In the 1970s and 1980s many, mostly white, middle class families moved to neighbouring towns like Voorburgmarker, Leidschendammarker, Rijswijkmarker and most of all Zoetermeermarker. This led to the traditional pattern of an impoverished inner city and more prosperous suburbs. Attempts to include parts of these municipalities in the city of The Hague were highly controversial. In the 1990s, with the consent of the Dutch Parliament, The Hague did succeed in annexing fairly large areas from its neighbouring towns, sometimes not even bordering The Hague, on which complete new residential areas were built and are still being built.

Cityscape

Hofvijver and the buildings of the Dutch parliament


City life concentrates around the Hofvijver and the Binnenhofmarker, where the parliament is located. The city has a limited student culture due to its lack of an actual university, although the Royal Conservatory of The Haguemarker is located there, as well as The Hague Universitymarker, a vocational university and a branch of The Open University of the Netherlands. The city has many civil servants and diplomats (see below). In fact, the number and variety of foreign residents (especially the expatriates) makes the city quite culturally diverse, with many foreign pubs, shops and cultural events.

The Hague is the largest Dutch city on the North Seamarker and includes two distinct beach resorts. The main beach resort Scheveningen, in the northwestern part of the city, is a popular destination for tourists and young people. With 10 million visitors a year it is the most popular beach town in the Benelux. It is perhaps for this reason that many, even some Dutch people, mistakenly believe Scheveningen is a city in its own right. However, Scheveningen is merely one of The Hague's eight districts ("stadsdelen"). Kijkduinmarker, in the southwest, is The Hague's other beach resort. It is significantly smaller and attracts mainly local residents.

The former Dutch colony of Netherlands East Indiesmarker ("Nederlands-Indië", now Indonesiamarker) has left its mark on The Hague. Many streets are named after places in the Netherlands East Indies (as well as other former Dutch colonies such as Suriname) and there is a sizable "Indisch(e)" or "Indo" (i.e. mixed Dutch-Indonesian) community. Since the loss of these Dutch possessions in December 1949, "Indisch(e)" or "Indo" people often refer to The Hague as "the Widow of the Indies".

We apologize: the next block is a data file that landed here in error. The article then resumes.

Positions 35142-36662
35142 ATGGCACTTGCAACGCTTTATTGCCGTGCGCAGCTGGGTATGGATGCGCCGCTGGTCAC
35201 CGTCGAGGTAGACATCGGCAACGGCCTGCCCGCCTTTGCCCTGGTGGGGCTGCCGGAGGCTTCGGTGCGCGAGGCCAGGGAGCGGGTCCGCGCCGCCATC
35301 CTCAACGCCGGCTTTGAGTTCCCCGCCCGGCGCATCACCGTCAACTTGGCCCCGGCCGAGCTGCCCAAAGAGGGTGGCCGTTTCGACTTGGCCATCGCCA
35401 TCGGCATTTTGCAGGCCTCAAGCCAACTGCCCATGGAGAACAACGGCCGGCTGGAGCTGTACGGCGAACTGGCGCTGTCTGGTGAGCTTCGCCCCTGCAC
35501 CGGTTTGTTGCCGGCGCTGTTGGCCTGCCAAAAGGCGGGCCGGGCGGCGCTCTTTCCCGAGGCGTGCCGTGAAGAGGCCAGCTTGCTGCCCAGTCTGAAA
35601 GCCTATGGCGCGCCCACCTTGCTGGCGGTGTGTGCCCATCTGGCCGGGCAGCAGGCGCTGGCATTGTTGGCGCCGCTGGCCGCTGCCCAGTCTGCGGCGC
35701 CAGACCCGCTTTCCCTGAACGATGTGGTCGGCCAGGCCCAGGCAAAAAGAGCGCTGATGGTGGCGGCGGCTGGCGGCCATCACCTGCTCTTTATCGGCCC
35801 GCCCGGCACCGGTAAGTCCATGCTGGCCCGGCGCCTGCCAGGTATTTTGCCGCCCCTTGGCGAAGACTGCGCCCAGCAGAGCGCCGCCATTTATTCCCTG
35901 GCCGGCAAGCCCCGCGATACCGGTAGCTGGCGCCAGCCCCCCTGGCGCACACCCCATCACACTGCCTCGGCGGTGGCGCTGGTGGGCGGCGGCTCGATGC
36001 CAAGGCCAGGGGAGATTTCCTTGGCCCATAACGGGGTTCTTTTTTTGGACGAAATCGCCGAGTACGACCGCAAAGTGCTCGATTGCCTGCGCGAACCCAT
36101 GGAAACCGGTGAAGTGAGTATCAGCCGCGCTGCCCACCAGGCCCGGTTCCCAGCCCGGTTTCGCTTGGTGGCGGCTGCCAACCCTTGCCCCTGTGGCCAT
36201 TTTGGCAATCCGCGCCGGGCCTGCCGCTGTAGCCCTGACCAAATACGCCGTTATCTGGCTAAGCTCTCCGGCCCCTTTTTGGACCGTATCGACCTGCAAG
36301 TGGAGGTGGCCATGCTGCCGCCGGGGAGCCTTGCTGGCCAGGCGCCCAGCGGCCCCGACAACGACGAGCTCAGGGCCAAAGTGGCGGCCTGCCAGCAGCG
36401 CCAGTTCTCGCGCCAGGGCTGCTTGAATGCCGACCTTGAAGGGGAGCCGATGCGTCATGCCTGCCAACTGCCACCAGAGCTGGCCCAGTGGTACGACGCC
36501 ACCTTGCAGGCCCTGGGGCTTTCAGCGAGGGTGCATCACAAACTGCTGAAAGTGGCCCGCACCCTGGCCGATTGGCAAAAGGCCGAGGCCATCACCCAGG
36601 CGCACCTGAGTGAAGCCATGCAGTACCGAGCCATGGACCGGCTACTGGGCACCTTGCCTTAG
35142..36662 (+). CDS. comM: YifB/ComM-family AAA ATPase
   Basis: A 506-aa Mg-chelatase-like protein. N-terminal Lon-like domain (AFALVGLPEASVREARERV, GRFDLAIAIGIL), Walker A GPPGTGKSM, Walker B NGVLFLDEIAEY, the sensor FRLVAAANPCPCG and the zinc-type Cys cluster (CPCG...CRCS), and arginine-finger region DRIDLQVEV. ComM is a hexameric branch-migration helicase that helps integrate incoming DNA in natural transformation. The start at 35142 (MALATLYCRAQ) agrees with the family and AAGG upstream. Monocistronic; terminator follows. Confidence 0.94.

The older parts of the town have many characteristically wide and long streets. Houses are generally low-rise (often not more than three floors). A large part of the southwestern city was planned by the progressive Dutch architect H.P. Berlage about 1910. This 'Plan Berlage' decided the spacious and homely streets for several decades. In World War II a large part of western The Hague was destroyed by the Germans. Afterwards, modernist architect W.M. Dudok planned its renewal, putting apartment blocks for the middle class in open, park-like settings.

The layout of the city is more spacious than other Dutch cities, and because of the incorporation of large and old nobility estates, the creation of various parks and the use of green zones around natural streams, it is a much more green city than any other in the Netherlands. That is, excepting some mediaeval close-knitted streets in the centre. There are only a few canals in The Hague, as most of these were drained in the late 1800s.

Some of the most prosperous and some of the poorest neighbourhoods of the Netherlands can be found in The Hague. The wealthier areas (Statenkwartier, Belgisch Park, Marlot, Benoordenhoutmarker and Archipelbuurt) are generally located in the northwest part of the city; however, the Vogelwijk and several very recently built quarters like Vroondaal are in the southwest, not far from the sea. Poorer areas like Transvaalmarker, Moerwijk, and the Schilderswijk can be found in the southeastern areas, or near the coast in Scheveningen (Duindorp). This division is reflected in the local accent: The more affluent citizens are usually called "Hagenaars" and speak so-called "bekakt Haags" ("Bekakt" is Dutch for "stuck-up"). This contrasts with the "Hagenezen", who speak "plat Haags" ("plat" meaning "flat" or "common").

The tallest building is the 142 m Hoftorenmarker (see image).

Geography

The Hague has eight official districts (stadsdelen). They are divided into smaller parts (wijken) [5228]. In contrast to Amsterdam and Rotterdam, the "stadsdelen" have no political function and there are no elections for them.

See Districts of The Hague for a detailed breakdown.



International organisations

300 px
The city contributes substantially to international politics: The Hague is home to over 150 international organizations. These include the International Court of Justicemarker (ICJ), the International Criminal Court (ICC), the International Criminal Tribunal for the former Yugoslaviamarker (ICTY), and the Appeals Chamber of the ICTY and the International Criminal Tribunal for Rwandamarker (ICTR).

The foundation of The Hague as an "international city of peace and justice" was laid in 1899, when the world's first Peace Conference took place in The Hague on Tobias Asser's initiative, followed by a second in 1907. A direct result of these meetings was the establishment of the world's first organisation for the settlement of international disputes: the Permanent Court of Arbitration (PCA). Shortly thereafter the Scottish-American millionaire Andrew Carnegie made the necessary funds available to build the Peace Palacemarker ("Vredespaleis") to house the PCA.